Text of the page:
Content Before Design
When it comes to designing a website, tasks have to be done in a certain order. If these tasks are completed out of order it costs valuable time in getting a site coded and ultimately launched.
Why? Well, would you write a paper before researching the topic? No, right? That’s how creating a website should go as well. After all, what is a website at its core if not information. Second and third is making it look good and being user friendly. But first, before anything, is information.
So why would you skip the most important part first?
A well structured site always begins with most, if not all the written and visual content already curated. That way, the designer knows how to display it to the best advantage. Let’s take a simple example: Say in the beginning, you only have 100 words of text and the designer contours the page around those 100 words of text. Then, a couple days after the site has been designed and coded, you decide to post 1,000 words instead. It’s like parking an SUV in a spot designed for a sports car. It’ll fit if you shove it really hard, but there’s going to be some damage.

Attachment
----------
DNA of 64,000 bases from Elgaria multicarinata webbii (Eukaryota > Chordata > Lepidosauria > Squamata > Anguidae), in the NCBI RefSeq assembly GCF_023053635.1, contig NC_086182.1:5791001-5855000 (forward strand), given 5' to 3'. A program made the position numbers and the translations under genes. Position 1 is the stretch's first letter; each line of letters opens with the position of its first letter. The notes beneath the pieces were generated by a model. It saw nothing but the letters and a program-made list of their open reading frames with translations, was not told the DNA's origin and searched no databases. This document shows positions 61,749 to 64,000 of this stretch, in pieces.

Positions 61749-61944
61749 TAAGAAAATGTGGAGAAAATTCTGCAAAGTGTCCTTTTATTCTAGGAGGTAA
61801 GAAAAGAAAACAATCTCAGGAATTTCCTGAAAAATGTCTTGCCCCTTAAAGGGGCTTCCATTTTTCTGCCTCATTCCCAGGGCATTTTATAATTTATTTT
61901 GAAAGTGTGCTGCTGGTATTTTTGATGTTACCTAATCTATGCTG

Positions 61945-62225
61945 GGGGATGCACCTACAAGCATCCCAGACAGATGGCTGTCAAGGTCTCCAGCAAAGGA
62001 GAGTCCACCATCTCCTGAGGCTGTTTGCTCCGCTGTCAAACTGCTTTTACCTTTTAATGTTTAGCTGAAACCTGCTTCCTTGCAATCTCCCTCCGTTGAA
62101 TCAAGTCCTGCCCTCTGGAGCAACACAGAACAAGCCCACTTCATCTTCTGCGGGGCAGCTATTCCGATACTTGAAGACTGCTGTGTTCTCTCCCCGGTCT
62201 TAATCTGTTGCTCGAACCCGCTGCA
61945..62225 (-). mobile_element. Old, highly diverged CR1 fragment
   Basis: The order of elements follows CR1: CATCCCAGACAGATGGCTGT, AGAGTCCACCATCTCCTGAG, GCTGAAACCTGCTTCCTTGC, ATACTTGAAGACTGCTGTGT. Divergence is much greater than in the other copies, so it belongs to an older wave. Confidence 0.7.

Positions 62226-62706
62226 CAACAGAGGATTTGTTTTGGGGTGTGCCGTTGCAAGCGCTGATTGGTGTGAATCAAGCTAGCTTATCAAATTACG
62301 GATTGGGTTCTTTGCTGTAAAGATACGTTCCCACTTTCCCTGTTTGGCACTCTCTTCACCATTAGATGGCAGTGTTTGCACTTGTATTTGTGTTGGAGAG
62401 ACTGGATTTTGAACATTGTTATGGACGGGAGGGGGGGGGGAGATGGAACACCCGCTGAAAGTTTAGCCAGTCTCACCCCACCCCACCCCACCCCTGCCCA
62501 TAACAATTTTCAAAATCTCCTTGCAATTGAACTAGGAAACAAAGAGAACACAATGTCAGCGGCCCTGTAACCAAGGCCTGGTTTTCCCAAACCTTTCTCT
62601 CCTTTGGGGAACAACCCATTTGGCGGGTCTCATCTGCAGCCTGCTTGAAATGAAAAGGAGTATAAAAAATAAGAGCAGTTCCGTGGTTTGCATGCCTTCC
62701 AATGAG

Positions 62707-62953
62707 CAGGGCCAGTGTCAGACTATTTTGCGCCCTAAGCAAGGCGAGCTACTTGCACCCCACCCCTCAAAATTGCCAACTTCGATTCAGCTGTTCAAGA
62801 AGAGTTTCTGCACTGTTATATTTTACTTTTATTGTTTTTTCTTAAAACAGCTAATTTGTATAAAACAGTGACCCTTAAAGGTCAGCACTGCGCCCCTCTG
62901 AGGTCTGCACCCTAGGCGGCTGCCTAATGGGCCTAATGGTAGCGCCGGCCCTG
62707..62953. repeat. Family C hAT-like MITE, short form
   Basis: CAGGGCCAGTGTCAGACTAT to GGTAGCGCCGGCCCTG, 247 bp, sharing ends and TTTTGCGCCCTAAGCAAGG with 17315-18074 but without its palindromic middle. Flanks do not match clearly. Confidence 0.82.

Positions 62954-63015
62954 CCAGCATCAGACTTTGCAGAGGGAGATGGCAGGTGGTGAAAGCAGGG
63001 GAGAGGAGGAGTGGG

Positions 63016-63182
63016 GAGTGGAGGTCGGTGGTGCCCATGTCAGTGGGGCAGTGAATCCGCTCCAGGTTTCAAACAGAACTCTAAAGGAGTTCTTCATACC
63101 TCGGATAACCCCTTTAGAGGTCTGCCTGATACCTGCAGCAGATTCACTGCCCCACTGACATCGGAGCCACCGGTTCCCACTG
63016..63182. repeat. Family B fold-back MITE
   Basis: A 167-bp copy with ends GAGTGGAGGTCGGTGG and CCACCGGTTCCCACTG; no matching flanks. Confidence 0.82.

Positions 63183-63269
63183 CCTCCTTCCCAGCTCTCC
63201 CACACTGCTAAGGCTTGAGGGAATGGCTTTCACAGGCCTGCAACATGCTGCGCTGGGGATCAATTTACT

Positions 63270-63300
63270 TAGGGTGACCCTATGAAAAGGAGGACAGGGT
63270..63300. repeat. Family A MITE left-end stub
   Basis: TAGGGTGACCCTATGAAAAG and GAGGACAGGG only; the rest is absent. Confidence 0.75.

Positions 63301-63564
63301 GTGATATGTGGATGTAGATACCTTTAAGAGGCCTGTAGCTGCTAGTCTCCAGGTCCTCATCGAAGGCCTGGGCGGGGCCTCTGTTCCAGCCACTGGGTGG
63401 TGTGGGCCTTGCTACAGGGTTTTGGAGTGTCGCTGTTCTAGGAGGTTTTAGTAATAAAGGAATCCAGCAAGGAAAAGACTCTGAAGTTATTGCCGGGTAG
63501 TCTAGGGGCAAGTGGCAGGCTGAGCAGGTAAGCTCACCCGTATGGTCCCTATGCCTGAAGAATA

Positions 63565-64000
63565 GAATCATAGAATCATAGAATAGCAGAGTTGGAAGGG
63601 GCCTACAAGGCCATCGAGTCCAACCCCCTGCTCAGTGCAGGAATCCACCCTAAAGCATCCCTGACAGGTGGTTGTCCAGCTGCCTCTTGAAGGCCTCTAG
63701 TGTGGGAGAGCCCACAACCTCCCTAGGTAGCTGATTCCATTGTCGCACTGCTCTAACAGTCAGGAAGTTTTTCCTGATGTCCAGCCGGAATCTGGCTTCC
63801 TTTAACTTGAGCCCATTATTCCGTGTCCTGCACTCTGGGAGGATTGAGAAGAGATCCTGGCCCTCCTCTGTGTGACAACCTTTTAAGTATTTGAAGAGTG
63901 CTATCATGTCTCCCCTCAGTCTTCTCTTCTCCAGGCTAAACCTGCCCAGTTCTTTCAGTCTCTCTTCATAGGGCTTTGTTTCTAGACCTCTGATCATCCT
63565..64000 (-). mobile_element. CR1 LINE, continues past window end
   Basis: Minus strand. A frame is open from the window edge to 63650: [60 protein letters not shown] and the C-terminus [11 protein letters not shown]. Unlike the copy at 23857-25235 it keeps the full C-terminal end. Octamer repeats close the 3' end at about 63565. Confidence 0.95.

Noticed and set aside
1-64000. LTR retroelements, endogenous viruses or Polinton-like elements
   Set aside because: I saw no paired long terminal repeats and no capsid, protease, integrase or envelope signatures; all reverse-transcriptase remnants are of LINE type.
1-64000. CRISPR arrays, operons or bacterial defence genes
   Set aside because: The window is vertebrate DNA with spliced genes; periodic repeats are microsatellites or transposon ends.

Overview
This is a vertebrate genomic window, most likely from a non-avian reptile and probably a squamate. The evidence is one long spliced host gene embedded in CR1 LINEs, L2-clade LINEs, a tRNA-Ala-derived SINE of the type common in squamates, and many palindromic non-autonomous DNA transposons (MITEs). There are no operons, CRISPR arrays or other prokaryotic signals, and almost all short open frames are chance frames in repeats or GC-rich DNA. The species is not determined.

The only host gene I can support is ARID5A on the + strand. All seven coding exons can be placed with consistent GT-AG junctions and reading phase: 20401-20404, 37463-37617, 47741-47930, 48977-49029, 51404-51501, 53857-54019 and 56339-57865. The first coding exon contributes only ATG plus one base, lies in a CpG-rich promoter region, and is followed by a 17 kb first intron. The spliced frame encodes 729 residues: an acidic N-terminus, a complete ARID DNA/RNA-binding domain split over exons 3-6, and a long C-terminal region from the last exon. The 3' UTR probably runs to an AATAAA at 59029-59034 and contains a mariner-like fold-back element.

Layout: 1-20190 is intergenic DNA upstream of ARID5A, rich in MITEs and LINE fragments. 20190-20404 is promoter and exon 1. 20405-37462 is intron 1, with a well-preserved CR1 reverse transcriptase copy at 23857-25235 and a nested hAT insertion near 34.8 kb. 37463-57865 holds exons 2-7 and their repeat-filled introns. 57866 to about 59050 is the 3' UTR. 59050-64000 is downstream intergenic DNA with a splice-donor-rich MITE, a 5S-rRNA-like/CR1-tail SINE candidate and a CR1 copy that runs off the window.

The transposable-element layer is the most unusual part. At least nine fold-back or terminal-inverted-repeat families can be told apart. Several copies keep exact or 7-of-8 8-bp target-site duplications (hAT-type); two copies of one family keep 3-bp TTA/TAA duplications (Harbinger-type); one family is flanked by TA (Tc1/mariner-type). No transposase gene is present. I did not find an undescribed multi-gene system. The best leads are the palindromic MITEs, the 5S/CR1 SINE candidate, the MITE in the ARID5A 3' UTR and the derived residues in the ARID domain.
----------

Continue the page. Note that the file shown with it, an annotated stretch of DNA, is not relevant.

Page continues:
When you see a website, there’s a lot more that went into creating that site than just what you see. If it’s good site, there were likely lots of designs and lots of planning before a final product was created. And the first step in that creation process was content. It’s not just about text, it also applies to images as well. If you have a lot of vertical images, the designer needs to know that so they can design the website layout accordingly. Same goes for horizontal pictures.
In a perfect web world, we’d be able to put whatever we want, wherever we want and it would look just right. But as hard as we try, it’s just not possible. As the old adage goes: “measure twice, cut once”.